Two rather full-on concerts to tell you about. The first was at the Royal Festival Hall (largest performance space in London's South Bank Centre) to celebrate the 200th anniversary of composer Richard Wagner's birth.
Rejoicing in the title 'Wagner Anniversary Concert' (suspect that was quite a short meeting), the programme seemed to be a bit of a greatest hits set, divided into three parts: the overture of one of Wagner's most accessible operas, 'Die Meistersinger von Nurnberg'; the opening and closing sections of 'Tristan and Isolde', commonly (as I found out) extracted and joined together for performance in concert; and Act III of 'Die Walkure', the second opera in the Ring cycle and, importantly, the bit that kicks off with 'Ride of the Valkyries'. (All together now, 'dur-nur-nur-nuuuuur-nur...')
Mrs Specs and I were accompanied by [*applause on entrance of much-loved recurring character*] David, our Proms pal and classical music oracle. David has been particularly patient with me lately as I'm on a bit of a Wagner crash course. This coming summer, it's basically Wagnerama at the Proms and, with Mrs Specs being far too sensible to even consider this, David and I have bought 7-day season tickets to 'Prom' - that is, go along and stand rather than book a seat in advance - at performances of all four Ring operas inside a week. (This led to David sending me the memorable text that he was "Looking forward to tackling the Ring with me up in the Gallery". I'm a married man, etc.)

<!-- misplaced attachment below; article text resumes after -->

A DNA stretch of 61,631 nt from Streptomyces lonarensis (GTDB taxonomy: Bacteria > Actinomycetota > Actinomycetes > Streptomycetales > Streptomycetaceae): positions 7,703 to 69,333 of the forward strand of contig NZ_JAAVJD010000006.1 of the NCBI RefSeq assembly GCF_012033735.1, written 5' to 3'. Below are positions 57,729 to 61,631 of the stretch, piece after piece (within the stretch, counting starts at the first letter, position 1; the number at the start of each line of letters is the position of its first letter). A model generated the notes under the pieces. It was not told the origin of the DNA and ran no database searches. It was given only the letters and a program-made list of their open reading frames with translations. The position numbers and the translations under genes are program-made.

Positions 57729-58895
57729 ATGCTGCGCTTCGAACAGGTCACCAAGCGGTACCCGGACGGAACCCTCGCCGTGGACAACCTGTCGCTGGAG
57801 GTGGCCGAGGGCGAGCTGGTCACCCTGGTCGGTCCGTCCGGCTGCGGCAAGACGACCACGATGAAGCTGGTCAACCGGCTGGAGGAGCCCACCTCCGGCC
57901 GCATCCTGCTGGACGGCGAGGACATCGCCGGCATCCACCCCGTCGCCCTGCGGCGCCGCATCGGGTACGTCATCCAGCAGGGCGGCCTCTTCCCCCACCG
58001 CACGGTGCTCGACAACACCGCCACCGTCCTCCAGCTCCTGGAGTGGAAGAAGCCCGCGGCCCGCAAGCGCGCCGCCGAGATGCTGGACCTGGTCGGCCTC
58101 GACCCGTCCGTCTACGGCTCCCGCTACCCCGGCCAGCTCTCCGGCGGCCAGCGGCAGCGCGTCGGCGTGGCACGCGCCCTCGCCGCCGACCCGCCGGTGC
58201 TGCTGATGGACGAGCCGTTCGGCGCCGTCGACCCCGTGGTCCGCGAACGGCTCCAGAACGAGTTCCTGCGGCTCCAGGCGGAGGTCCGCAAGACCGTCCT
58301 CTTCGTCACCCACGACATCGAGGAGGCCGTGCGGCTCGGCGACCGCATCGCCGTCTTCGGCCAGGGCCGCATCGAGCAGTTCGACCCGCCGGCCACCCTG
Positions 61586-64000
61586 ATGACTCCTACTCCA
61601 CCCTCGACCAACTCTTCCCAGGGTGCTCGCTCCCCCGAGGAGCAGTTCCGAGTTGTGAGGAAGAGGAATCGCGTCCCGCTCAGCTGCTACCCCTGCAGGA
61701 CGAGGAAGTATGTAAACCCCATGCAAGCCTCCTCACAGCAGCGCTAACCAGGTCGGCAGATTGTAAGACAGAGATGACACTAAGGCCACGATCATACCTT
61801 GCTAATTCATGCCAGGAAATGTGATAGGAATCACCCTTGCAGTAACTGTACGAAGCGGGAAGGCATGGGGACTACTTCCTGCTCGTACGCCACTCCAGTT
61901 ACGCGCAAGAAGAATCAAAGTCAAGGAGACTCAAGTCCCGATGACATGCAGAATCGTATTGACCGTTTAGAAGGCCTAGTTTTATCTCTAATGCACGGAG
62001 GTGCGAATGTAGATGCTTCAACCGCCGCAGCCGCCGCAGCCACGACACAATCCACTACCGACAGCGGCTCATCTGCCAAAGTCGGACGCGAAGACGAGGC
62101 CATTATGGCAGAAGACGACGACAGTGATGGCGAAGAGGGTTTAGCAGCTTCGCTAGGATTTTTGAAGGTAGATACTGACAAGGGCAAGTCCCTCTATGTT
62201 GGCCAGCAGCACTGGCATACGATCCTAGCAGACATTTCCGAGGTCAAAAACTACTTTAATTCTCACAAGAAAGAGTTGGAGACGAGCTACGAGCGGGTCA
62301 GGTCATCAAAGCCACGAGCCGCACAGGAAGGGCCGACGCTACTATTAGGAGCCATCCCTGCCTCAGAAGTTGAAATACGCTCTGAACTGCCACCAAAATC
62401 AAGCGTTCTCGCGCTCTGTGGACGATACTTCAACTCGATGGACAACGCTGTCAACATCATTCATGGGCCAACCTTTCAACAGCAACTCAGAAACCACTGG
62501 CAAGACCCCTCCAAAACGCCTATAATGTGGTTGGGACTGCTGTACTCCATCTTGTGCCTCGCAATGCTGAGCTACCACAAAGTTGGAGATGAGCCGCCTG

So - David saw this anniversary night as a 'warm-up' - a chance to dip my toes into Wagnerian waters before total immersion come late July. And weirdly, that really is what it felt like. Apparently Wagner took a lot of persuading before allowing any of his work to be chopped up into bitesize pieces for performance, and I can hear why. When the Meistersinger overture stopped, I just wanted it to carry on. Hearing the two ends of Tristan only made me want to hear the whole thing. And even a full 70 mins of the Valkyrie third act made me slightly cross I hadn't got to hear the first 150 or so.
Initial reaction: I know that some people are put off Wagner because of an impression of immensity or weight, but I wonder if this is more a matter of length, or scale. While these pieces tonight were extracts, I found the music to be surprisingly light on its feet, and certainly inviting. The overture was dizzyingly varied and inventive (David in 'insider' mode was explaining to me how hard orchestras tackling the piece have to rehearse the 'joins' between the sections to achieve the necessary 'zip'). And the action at the end of 'Die Walkure' is resolutely small scale. Often quiet and seriously intimate (after the initial burst of action, it's essentially a two-hander between Wotan, king of the gods, and his soon-to-be-estranged daughter Brunnhilde), it plays out as an almost domestic tragedy - ok, with shields, helmets and an all-encompassing circle of fire, but you get my drift - with moving performances from the two soloists prompting an heartfelt and appreciative response from the audience.
(An aside: I'm not ignoring or dismissing Wagner's 'dark side' and the difficulties that may or may not present for enjoying his music. I suspect, though, that when I'm blogging - possibly an emotional and exhausted shell of a man - during the Proms, there'll be more sense, room and context to discuss it then.)